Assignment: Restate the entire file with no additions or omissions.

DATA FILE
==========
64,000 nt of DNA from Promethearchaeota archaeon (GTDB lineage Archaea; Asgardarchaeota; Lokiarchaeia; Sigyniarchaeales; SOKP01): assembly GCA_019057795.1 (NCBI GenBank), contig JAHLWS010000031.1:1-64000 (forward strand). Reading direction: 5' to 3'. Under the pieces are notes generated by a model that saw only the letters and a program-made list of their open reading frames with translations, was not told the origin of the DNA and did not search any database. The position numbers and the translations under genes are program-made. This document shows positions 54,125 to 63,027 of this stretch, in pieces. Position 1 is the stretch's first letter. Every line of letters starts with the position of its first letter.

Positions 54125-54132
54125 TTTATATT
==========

64,000 nt of DNA from Promethearchaeota archaeon (GTDB lineage Archaea; Asgardarchaeota; Lokiarchaeia; Sigyniarchaeales; SOKP01): assembly GCA_019057795.1 (NCBI GenBank), contig JAHLWS010000031.1:1-64000 (forward strand). Reading direction: 5' to 3'. Under the pieces are notes generated by a model that saw only the letters and a program-made list of their open reading frames with translations, was not told the origin of the DNA and did not search any database. The position numbers and the translations under genes are program-made. This document shows positions 54,125 to 63,027 of this stretch, in pieces. Position 1 is the stretch's first letter. Every line of letters starts with the position of its first letter.

Positions 54125-54132
54125 TTTATATT